Utah scout leaders who toppled ancient rock: 'We did something right the wrong way'


Under fire from the Boy Scouts of America and under investigation by law enforcement, two Utah troop leaders who taped themselves gleefully toppling a boulder from a Jurassic-era rock formation in a state park said Friday they should have been more hands-off.

Two men congratulate each other after one toppled a rock formation in Utah's Goblin Valley State Park. The image is taken from a video that was posted on a Facebook page of one of the three men who appear in the video.

Glenn Taylor and Dave Hall told NBC News that they acted with good intentions, pushing the massive rock before it could fall on its own and hurt someone, but now wish they had just alerted a ranger.

"We did something right the wrong way," Taylor said.

Taylor and Hall, who were on a trip to Goblin Valley State Park with eight Boy Scouts, recorded the moment they dislodged the rock from the spot it had been perched for 170 million years.

The video, which was posted to YouTube by the Salt Lake Tribune, shows them cheering and high-fiving, crowing that they had saved lives. Taylor struck a pro-wrestling strongman pose and Hall sang the 1990 dance-party hit, "Wiggle It — Just a Little Bit."

“We have now modified Goblin Valley,” Hall declared on the video.

The footage brought a scolding from the Boy Scouts of America, which has a "Leave No Trace" policy for outdoors activities.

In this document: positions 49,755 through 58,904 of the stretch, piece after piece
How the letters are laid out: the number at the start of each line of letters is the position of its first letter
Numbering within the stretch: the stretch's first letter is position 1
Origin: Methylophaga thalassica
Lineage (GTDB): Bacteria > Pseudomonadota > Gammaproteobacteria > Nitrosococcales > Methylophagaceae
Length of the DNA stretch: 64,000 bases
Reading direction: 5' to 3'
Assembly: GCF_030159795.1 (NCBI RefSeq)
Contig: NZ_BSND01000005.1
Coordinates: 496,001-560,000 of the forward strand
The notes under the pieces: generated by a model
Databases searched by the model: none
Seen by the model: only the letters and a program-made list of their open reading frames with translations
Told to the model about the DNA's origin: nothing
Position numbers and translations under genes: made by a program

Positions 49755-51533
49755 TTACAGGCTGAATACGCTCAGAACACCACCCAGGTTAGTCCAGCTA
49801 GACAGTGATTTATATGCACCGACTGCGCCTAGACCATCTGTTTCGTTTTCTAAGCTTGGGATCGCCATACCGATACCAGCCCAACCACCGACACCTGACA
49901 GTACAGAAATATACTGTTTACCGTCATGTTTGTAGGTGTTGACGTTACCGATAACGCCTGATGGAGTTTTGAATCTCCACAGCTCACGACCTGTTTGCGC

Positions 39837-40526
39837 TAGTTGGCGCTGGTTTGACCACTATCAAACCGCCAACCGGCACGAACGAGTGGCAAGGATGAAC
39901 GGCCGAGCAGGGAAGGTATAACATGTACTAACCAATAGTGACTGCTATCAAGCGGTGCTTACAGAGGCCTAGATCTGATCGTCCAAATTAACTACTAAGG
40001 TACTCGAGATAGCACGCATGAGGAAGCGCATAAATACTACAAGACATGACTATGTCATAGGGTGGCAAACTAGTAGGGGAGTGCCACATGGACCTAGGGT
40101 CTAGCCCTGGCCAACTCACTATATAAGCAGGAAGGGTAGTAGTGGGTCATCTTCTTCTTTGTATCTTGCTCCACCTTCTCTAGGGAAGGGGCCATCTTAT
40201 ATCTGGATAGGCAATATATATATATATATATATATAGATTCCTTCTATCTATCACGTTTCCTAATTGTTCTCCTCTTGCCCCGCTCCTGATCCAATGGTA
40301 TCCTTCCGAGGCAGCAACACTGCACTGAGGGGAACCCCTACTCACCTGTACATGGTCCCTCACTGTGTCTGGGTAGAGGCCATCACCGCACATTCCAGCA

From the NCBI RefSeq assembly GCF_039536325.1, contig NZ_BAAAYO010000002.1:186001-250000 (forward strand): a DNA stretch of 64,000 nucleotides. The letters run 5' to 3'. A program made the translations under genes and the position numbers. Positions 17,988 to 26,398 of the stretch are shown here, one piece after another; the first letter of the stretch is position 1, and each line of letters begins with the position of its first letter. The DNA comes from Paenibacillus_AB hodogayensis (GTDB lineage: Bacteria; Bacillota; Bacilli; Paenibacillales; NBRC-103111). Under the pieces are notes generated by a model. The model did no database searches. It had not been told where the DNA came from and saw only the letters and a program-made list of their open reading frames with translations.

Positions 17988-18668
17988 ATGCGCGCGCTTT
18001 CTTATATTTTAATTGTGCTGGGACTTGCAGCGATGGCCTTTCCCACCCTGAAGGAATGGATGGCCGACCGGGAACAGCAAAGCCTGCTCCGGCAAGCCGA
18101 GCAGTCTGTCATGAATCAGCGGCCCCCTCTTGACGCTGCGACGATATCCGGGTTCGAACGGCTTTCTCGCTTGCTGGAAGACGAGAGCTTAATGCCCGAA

“We are shocked and disappointed by this reprehensible behavior," Deron Smith, a spokesman for the venerable scouting group, said in a statement on Friday.

"The isolated actions of these individuals are absolutely counter to our beliefs and what we teach," Smith said. "We are reviewing this matter and will take appropriate action.”

The Emery County Attorney's office is looking into possible criminal charges against the duo, although the state Attorney General's Office has decided not to intervene.

The longtime scout leaders were aghast that they could face a felony charge for their antics, and said the act was not malicious in any way, although an "adrenaline rush" may have made it look that way.

They said they were just enjoying a day of their young charges climbing over the rock formations, which is permitted under park rules.

"We came across this two- to three-thousand-pound boulder that was resting on about an inch-and-a-half-thick, razor-thin ledge of dirt," Hall said.

"Upon putting a little pressure on it, you could see that it was moving and just then a couple of families walked up right below that rock and went around it…and stopped for a family photo.

"And the thought that went through our minds was if this would have fallen while they were coming up that valley, up that very well-used walkway, numerous fatalities would have happened."

In retrospect, they say, they should have just told a ranger of the hazard.

Instead, Taylor went up to the rock "and with one arm put a little bit of pressure on that [and] it went right over," said Hall, who acted as cameraman.

Taylor admitted they were amped up by the sight, but said it wasn't done for kicks.

"It was spectacular to watch something like that," he said. "It was not 'let's go tear Goblin Valley down.'"

Hall said one of the scouts they were watching could easily have knocked over the boulder by accident.

"I wonder if we just jumped on the rock and it fell, would this be a felony?" he said.

But park officials said the pair were out of line.

“This is not behavior that is appreciated or should exist in state parks,” Eugene Swalberg, a spokesman for the park system, told the Deseret News.

“This has been formed for literally millions of years, and it’s supposed to last for a long time. It doesn’t need individuals doing the work of Mother Nature.”